4 Things We’d Like ‘Big Little Lies’ Season 2 to Address (You Know, Just in Case)
Big Little Lies is being touted as one of HBO's darkest dramas of the year, winning fans over with its too-real depiction of how little white lies can build and break an entire community. But even after a seven-episode stint and fatal finale, fans are still clamoring for more—and their cries have not gone unheard.
Last month (April 24), leading actress Reese Witherspoon revealed to E! News during a red carpet appearance that talks of a potential second season are being held with producers and that Liane Moriarty, who authored the book, could be tapped to draft a new narrative for her characters if the project is picked up.
And while that all sounds good and all, there are plenty of cliffhangers that were never fully addressed in the first season.
While we ruminate on the nail-biting possibility of a return, here are four plot points that need to be explored in Big Little Lies Season 2. (You know, if there is one.)
Warning: spoilers ahead.
The Carlson family
None of the couples were more diminished than the Carlson family. Aside from teaching downward dogs, nursing Abigail's criminal "charity project" and maintaining a basic botanical lifestyle, Bonnie was a monotonous character leading up to the finale when she jolted Perry to his sudden death. As for Nathan, it was easy to gather that he was merely a pushover father.
The show's treatment of Bonnie as nothing more than Madeline's (Nathan's ex-wife) maternal understudy, paired with her lack of identity outside of being Nathan's passive wife, really rubbed the wrong way, too. And did anyone else notice how their daughter, Skye, went inexplicably unnoticed throughout the entire series?
And don't give us the "can't fit every kid into the storyline" excuse, because no other child on the show was as muted as Skye. She barely had any scenes and, come to think of it, any speaking parts, either. Moreover, Bonnie and Skye being the only central characters of color on Big Little Lies doesn't make matters any better...but that's a diatribe for another day.
Case in point, this family had better get the spotlight they deserve.
Madeline's affair, revealed
In the finale, Madeline's guilt over her affair with Joseph finally sets in and her shame begins to overwhelm her. As Jane runs to aid her drunken friend, Madeline finally confesses that she cheated on her husband Ed—but that was it.
Ed and Madeline's relationship has been on the rocks since the series began, and so I would have liked to have known whether their marriage could survive another bump—more like pothole—in the road. The curtains closed without this ever being addressed; we never know if she does confess to Ed or keep her adultery a secret.
This would make a great starting point for Season 2 since Tori (Joseph's suspicious wife) has been on Madeline's heels ever since she learned they were sharing a car during that near-fatal accident happens in Episode 5. If properly executed, things could get bloody between these two.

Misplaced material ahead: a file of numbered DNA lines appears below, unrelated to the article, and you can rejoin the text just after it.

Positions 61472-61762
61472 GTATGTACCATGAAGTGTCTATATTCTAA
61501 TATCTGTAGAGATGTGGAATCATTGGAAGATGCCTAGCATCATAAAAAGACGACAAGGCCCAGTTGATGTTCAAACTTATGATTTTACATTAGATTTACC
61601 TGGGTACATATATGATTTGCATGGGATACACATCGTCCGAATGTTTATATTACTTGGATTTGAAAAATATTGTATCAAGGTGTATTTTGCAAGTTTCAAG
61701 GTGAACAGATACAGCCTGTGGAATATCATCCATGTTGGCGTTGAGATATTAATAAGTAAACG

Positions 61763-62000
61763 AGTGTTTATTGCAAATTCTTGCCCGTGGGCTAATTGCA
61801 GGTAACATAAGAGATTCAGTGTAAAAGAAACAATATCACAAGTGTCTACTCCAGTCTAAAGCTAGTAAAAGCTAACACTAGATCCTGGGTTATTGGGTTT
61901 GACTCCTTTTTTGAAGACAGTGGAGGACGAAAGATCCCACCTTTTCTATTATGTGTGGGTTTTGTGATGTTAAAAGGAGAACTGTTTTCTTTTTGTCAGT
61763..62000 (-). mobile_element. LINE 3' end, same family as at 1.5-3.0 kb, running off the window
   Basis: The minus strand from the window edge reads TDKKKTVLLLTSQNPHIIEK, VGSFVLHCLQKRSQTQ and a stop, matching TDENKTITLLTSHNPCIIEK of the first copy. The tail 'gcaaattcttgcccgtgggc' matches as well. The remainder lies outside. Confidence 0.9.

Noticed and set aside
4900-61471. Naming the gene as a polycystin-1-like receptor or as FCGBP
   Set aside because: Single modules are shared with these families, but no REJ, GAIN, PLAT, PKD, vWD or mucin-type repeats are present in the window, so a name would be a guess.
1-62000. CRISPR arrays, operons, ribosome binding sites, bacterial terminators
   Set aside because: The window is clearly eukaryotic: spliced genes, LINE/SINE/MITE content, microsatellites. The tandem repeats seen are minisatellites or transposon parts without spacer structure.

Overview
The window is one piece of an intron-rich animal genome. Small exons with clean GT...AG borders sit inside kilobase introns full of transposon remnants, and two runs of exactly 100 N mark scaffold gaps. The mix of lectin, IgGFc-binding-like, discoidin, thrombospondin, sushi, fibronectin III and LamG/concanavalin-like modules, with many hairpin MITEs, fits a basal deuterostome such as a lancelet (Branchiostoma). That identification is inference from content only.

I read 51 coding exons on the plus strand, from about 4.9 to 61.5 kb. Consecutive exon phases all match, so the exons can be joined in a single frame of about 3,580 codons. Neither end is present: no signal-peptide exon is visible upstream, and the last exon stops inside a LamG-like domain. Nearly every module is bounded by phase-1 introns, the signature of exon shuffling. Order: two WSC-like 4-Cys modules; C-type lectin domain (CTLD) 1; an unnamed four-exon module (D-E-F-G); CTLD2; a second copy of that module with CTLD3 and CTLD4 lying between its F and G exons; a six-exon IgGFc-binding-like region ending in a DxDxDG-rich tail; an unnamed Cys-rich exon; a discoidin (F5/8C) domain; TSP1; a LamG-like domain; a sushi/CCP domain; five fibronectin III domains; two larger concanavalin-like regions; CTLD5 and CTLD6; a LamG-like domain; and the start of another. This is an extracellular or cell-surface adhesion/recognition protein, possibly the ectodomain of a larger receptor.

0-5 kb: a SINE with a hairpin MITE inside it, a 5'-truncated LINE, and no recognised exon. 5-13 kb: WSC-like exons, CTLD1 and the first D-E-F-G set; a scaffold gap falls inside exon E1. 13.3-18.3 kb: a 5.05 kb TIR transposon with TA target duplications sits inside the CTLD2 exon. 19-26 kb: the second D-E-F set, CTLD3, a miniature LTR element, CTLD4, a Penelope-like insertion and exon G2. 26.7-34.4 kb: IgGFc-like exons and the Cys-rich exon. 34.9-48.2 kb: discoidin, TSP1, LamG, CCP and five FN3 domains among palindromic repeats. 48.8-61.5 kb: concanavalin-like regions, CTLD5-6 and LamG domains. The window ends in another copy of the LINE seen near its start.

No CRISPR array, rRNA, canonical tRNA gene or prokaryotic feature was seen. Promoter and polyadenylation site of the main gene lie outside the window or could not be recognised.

Jane Chapman's past
No one likely suspected Perry to be the mysterious Saxon Banks, whom we discover is the man who raped Jane, siring Ziggy. Even though that was one helluva plot twist they pulled off in the finale, something didn’t quite add up to this revelation.
Jane is such an aloof character, which made her connection to Perry that more bizarre to believe. Yeah, the pieces are all there: Jane never encountered Perry in person until trivia night (in the finale), and because he used an alias when he raped her, she would not have recognized his name in conversation, anyway. Still, there's likely more to Jane's story than she's letting on.
Season 2 would surely benefit from examining more of Jane's origins, starting with her absent family (which no one seemed to question), and more importantly, how this awful discovery will affect Jane and Celeste, whose children are siblings.
The woman in the straw hat next to me murdered my children’s father the other night, but I’m too busy building sandcastles to press charges or seek justice right now, said no sane person ever.
I’ve watched enough Law & Order: SVU to know that murder suspects—corroborated or not—don’t get off scot-free as these mommies do in the finale. Don’t get me wrong, I wanted Perry to die as much as everyone else, but you didn’t honestly think we were going to settle for that shoreside happy ending, did you? I didn’t think so.
Just before the credits roll for the last time, we notice someone—a detective, maybe?—staking out near the beach, peering out at the mommies through binoculars. The investigation is likely far from over, and someone is probably going to the slammer.
Not only would an investigative pursuit force the women to tell more lies and keep even more secrets between one another, it would pressure them to keep those loose ends from unraveling. How long will the ladies cover for Bonnie? Couldn’t Jane be a suspect if they learn Perry raped her?
It's probably a reach, but there are too many leads that can be taken with the murder investigation — it would be careless to wrap it up in such a pretty bow the way they did.